Get people playing more.
Getting myself to play seems hard enough; but getting others to play more also taps into that #2 goal of making what I do impactful/actionable.
I want to do more than just support play, I want to start actively PLAYING and pushing play. Start toy-bombing again. Start promoting play activities with our neighbors and at work. I’m supposed to be in charge of a yarn bombing event at work, and yet I’ve been hesitant to promote the HELL out of it (not sure why).
All of those things have really pushed me to making both personal play and advocating play more of a reality.
Yes, the house still needs cleaning (desperately!). Yes, we still need to run and grab food at the grocery store. Yes we still have But having a mission makes all of those things more tolerable for me, and put into a perspective of being part of a larger goal. I need food to keep up my energy. I need to tidy (okay, also scrub/purge/deep clean) the house so I can find what I need and focus on my projects.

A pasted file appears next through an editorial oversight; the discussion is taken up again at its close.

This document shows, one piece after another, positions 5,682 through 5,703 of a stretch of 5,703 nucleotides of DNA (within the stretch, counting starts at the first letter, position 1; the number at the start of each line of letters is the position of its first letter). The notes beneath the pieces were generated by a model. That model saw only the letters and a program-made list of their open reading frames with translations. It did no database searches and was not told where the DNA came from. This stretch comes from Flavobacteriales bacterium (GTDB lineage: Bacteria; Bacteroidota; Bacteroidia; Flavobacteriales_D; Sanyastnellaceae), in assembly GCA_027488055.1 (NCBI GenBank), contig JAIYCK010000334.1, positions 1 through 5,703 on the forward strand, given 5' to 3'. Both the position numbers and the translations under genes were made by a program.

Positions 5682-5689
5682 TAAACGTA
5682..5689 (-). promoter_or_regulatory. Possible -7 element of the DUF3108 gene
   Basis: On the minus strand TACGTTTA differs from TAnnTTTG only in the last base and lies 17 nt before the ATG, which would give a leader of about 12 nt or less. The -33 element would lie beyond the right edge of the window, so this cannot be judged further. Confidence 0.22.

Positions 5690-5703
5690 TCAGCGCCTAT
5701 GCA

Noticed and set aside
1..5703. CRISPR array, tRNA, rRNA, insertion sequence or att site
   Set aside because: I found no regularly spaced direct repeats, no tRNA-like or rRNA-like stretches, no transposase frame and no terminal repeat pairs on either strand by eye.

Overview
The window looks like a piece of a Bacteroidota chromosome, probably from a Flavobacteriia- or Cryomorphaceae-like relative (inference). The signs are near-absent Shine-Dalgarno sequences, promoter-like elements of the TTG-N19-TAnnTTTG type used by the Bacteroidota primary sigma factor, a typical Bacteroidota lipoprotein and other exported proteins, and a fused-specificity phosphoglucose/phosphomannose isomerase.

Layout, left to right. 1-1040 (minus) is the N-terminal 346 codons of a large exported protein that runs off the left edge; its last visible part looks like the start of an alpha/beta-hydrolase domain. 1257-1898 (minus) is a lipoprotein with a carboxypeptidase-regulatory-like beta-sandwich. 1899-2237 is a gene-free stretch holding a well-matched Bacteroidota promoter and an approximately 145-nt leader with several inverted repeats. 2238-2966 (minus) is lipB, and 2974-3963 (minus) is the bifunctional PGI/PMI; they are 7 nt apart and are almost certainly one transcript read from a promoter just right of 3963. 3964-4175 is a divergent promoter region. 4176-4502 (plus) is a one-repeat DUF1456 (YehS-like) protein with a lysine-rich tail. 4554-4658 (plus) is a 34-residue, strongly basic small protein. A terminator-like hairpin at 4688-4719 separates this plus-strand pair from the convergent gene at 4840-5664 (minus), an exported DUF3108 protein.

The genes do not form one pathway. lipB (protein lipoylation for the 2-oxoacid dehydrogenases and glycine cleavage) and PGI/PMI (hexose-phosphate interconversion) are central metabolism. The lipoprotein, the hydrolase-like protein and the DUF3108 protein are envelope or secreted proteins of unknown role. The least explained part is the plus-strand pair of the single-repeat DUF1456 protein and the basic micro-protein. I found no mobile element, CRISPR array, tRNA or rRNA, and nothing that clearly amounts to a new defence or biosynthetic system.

I’ve noticed over the years I coincidentally tend to come up with my “new year’s resolutions” around the pagan New Year of Samhain rather than the Gregorian New Year on January 1, so all of these experiences make it a perfect time to renew and re-assert my goals and energy towards play.
What are some of your goals for renewing yourself and keeping yourself inspired and enriched? Let me know in the comments below.
I read a fantastic article written by former U.S. surgeon general Vivek Murthy about the physical and cognitive damage brought on from isolation and loneliness, which many of us suffer, especially at work. We’re so focused on working, and for long hours, we often forget to stop and check in with each other and learn about each other *raises guilty hand*.
Murthy discusses this in his article in the Harvard Business Review, “Work and the Loneliness Epidemic.” He shares some statistics and the impact this loneliness has on our individual work productivity and how that effects businesses’ bottom line.
Rates of loneliness have doubled since the 1980s. Today, over 40% of adults in America report feeling lonely, and research suggests that the real number may well be higher. Additionally, the number of people who report having a close confidante in their lives has been declining over the past few decades. In the workplace, many employees — and half of CEOs — report feeling lonely in their roles…